Quotidian – Word on the Street

There is no better person to explain what Poetry Jukebox is, than the amazing lady who brought it to Ireland first. Below is just a little piece about the poetry pioneer herself and this ground-breaking concept from the Czech Republic. This is just a little extract from the website, https://quotidian.ie/projects/poetry-jukebox/ so please visit there to read more. We find Maria & Co to be inspirational can-do poetry people, they have given us an example of what can be achieved in Cobh.

Belfast-based poet Maria Mc Manus has a passion for bringing literature into the cityscape, so that we can encounter the beauty and imagery of words (sometimes unexpectedly) as we go about our everyday lives; in her own words, ‘putting literature where it belongs, everywhere, for everybody.’ She set up Quotidian – Word on the Street with poet Deirdre Cartmill in 2017 as a vehicle to breathe life into that ambition. The Poetry Jukebox is an international project founded by Ondřej Kobza, a Prague-based cultural activist and entrepreneur focused on the animation of public space and ways of making cities more liveable for the people that live in them: he created a steel structure, deliberately styled to bring to mind a gramophone or speaking trumpet, with a button to press for anyone to hear a poet read their own poem, anytime, free gratis and for nothing.

Find out more about Ondrej’s amazing projects here

https://www.ondrejkobza.cz/

Quotidian launched the first Poetry Jukebox in Ireland at the Belfast International Festival in 2017. ‘In truth, it’s miraculous that we were able to make it happen’, says Maria. ‘But as is the case with these things, it took persistence, support and generosity to bring it into being. Without the impetus of artist’s residencies for myself and Deirdre Cartmill from the Belfast International Festival, a Lottery Fund small grant via the Arts Council of Northern Ireland and, crucially, the support of the general public through crowdfunding, it just wouldn’t have been possible.’ The debut curation of poems included leading lights of literature as Eavan Boland , Padraic Fiacc , Paula Meehan, Katie Donovan, Michael Longley and Joan Newmann, in addition to important newer voices such as Mark Granier, Aifric McGlinchey Olive Broderick, Matthew Rice and Seanín Hughes. The Jukebox holds twenty audio files, and a new curations are installed regularly.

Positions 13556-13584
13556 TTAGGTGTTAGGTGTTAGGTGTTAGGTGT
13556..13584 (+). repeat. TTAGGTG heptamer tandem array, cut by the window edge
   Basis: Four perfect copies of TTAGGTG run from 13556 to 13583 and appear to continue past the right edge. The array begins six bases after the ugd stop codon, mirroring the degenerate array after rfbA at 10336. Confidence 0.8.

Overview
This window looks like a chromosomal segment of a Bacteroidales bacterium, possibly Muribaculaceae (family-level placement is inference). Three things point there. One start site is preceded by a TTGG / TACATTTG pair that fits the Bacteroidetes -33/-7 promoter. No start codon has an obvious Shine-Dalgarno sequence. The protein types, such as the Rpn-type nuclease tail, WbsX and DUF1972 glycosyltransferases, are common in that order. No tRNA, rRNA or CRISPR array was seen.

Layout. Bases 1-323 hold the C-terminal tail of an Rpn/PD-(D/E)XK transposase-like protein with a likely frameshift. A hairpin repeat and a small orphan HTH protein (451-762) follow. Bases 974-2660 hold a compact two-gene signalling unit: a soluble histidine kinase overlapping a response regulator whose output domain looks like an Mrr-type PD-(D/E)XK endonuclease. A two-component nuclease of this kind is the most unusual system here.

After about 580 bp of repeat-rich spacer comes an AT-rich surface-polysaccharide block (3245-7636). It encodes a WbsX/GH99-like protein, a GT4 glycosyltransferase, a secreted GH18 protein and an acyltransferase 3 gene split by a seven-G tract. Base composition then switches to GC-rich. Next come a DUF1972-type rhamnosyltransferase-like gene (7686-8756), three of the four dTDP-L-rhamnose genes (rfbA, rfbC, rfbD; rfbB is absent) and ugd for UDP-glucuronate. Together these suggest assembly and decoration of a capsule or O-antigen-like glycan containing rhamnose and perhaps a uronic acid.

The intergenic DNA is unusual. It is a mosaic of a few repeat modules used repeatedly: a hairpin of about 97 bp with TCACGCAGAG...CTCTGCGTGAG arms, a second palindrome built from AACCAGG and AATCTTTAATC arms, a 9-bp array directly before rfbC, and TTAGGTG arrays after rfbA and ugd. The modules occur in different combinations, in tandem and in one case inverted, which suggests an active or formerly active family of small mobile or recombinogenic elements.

Since then, the Jukebox family has grown. Quotidian has a further two ‘touring’ jukeboxes, which can be installed in venues, streetscapes, hospitals, schools and museums. In 2020, Maria worked in partnership with  Centre Culturel Irlandais in Paris, so now there is a permanent installation of a Poetry Jukebox in the courtyard of CCI too.  Quotidian and Centre Culturel Irlandais plan to collaborate on an ongoing basis to tour curations of Irish poetry to Paris. The Paris jukebox, a first for all of France, is also the first in the world to be developed on a crank-handle mechanism, making it a ‘greener’ innovation.

In 2019 the Poetry Jukebox Czech partner, Ondřej Kobza , worked with Maria McManus as Quotidian’s artistic director to innovate and integrate features which makes it more accessible for disabled people. As a former occupational therapist, Maria could clearly see that small changes to Ondřej’s original design would make an impact and improve disabled accessibility. ‘These are small but repeatable innovations which can be replicated elsewhere,’ explains Maria. ‘With the support of Belfast City Council and the Department for Communities, we now have the first Jukebox in the world which integrates features for enhanced disabled access.’

Follow @poetryjukebox on Twitter, and if you see one make sure to visit and support.

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